The Matriarch Adventure: Ten Women, Ten Days, Two Very Different Matriarchal Groups. When Catherine Edsell Set out to Lead an Expedition on the Trail of an All-Female Elephant Herd in Namibia, Little Could She Realise the Similarities the Groups Would Share

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The Matriarch Adventure: Ten Women, Ten Days, Two Very Different Matriarchal Groups. When Catherine Edsell Set out to Lead an Expedition on the Trail of an All-Female Elephant Herd in Namibia, Little Could She Realise the Similarities the Groups Would Share


The elephants surrounded us, moving closer and closer. Hendrick, our expert tracker, whispered to me: 'I'm just checking whether they're really eating or just pretending to eat.' A voice screamed in my head what do you mean pretending to eat? Is that bad?' They were literally two metres away now, and just as I leaned in to ask for clarification, Hendrick raised his arm pointing his index finger in the air - this was the signal not to move, not to make a sound, not to breathe.

[ILLUSTRATION OMITTED]

The last time I had encountered these elephants, 15 years ago, they had charged! I had narrowly escaped being flattened in the stampede, saved by the fact that the matriarch, the eldest member and authority on decision making, had been towards the back of the herd. The younger females, clocking us in their path, had turned to check and see what she wanted to do. That split second saved my life, giving us the chance to start the engine, (which had stalled), and slam our Toyota Land Cruiser into reverse and out of their way.

They were really wild back then, rarely meeting humans in anything but a confrontational setting. But for years, Hendrick Munembone, and other rangers working alongside Elephant Human Relations Aid (EHRA), have endeavoured to create a positive relationship, not only within the herds of elephants in the region, but between the animals and the humans who have to live side by side with them.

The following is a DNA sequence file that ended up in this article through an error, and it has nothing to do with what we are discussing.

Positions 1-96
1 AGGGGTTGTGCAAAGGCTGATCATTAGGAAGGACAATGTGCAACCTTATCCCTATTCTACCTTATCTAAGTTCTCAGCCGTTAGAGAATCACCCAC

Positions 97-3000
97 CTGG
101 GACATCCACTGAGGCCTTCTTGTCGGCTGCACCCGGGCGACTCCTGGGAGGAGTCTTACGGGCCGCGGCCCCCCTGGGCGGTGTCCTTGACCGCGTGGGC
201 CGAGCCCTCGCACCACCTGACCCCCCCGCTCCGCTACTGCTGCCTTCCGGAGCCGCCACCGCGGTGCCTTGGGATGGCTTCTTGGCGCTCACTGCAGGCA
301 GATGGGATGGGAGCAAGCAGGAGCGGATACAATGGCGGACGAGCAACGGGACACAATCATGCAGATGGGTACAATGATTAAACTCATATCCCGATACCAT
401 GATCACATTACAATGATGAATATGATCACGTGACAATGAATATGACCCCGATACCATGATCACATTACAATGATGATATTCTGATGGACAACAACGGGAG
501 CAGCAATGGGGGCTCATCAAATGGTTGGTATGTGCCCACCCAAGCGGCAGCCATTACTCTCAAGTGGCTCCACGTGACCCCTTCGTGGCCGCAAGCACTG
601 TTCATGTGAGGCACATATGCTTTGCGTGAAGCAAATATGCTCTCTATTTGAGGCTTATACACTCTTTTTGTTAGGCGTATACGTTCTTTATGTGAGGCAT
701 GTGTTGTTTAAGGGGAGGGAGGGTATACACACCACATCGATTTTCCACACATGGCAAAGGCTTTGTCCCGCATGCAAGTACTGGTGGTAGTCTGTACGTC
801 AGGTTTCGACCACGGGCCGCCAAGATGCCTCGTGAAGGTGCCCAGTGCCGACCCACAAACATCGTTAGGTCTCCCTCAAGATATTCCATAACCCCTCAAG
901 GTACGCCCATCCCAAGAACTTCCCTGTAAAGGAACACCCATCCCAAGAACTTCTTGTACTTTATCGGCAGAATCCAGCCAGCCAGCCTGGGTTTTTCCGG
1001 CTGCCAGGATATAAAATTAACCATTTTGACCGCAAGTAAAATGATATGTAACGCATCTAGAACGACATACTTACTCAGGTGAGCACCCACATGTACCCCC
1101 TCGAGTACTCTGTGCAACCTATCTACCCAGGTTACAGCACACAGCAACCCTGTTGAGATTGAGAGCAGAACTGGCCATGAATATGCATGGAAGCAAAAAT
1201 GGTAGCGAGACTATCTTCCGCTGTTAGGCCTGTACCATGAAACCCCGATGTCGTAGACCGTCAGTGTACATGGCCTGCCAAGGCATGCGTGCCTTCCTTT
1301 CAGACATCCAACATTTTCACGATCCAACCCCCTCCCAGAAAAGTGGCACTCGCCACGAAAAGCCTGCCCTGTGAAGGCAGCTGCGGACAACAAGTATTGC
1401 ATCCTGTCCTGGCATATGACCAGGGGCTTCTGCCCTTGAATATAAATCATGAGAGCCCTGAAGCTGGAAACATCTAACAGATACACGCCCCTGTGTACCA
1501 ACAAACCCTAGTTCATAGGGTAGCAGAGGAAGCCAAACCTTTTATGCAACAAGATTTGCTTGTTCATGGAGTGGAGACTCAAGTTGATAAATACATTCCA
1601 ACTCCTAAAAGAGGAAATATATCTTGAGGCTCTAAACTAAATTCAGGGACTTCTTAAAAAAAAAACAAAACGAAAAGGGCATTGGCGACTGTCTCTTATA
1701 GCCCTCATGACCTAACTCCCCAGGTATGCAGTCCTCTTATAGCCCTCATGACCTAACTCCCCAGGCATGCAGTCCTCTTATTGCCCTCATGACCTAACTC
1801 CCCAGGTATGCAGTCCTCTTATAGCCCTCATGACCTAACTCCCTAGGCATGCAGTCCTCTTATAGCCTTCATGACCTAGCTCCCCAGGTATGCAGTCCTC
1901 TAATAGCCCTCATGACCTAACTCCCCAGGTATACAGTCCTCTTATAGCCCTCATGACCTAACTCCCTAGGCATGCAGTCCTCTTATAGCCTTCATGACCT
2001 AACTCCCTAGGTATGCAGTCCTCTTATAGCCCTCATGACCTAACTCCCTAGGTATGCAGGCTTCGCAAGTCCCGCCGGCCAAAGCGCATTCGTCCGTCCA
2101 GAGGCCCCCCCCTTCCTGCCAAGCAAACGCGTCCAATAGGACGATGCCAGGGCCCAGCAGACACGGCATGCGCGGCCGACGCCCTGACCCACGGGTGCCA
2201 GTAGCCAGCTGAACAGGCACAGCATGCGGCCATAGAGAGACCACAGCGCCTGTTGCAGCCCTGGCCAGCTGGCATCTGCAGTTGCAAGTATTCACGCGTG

As it turns out they really were eating - which meant they were calm and curious rather than nervous and potentially aggressive. 'They're in a good mood,' Hendrick whispered, putting me only slightly more at ease as they lumbered even closer towards the truck. Elisabeth, caught in the process of taking data, had a pencil between her teeth. Not daring to take it out, it remained there, being bitten down on hard.

This was Mama Africa Herd, and 'Deliwe' and her daughter 'Hanna' were so close now that we could see the sleep in the corner of their eyes, feel their rumbling calls under our skin. Just as it seemed as though Deliwe was about to relieve Elisabeth of the pencil with her inquisitive trunk, Hendrick clapped his hands in quick bursts and the mother and daughter retreated a little. Our collective exhalation was audible. It's great to go on adventures, even better to return to tell the tale.

We were not on safari, we were on patrol with EHRA to collect data, to record the locations of these herds, to check their wellbeing, making note of any injuries they may have suffered, and that they were all accounted for. Also to see if there were any pregnancies or additions to the herd. But this was not just about the wellbeing of the elephants, it was about the wellbeing of the participants, the women who had decided to join me and experience true wilderness, have intimate wildlife encounters, challenge themselves, support conservation efforts, trek through the desert, meet local women, relax, meditate and be coached.

I'd had the idea for 'The Matriarch Adventure' only a few months previously - an inkling to design an expedition for women had been there for a while, at the back of my mind, gaining momentum. One morning, in conversation with Viva, a friend and life coach, we talked of combining expeditions with coaching as a means to speed up the transformation process that expeditions naturally provide. I grabbed an old notebook out of the bookshelf to write down some thoughts and there, on the first page was something I had written seven years previously - it was the skeleton of an idea for 'a journey of a lifetime' that never materialised. But there, in black and white, were the words 'matriarchs', 'elephants', 'Namibia' and the letters 'EHRA'. It suddenly all fell into place. We could track desert elephants in one of my favourite places in the world, we could help EHRA with its work, and experience the beauty of the desert.

[ILLUSTRATION OMITTED]

'Ten days, ten women in the Namibian wilderness, tracking desert elephants, (the most iconic matriarchs there are), having an adventure, dawn yoga under flame-red skies, group coaching round a camp fire, sleeping out under a myriad of stars, meeting with Namibian women and hearing their stories, and everything else that expedition life has to offer. …

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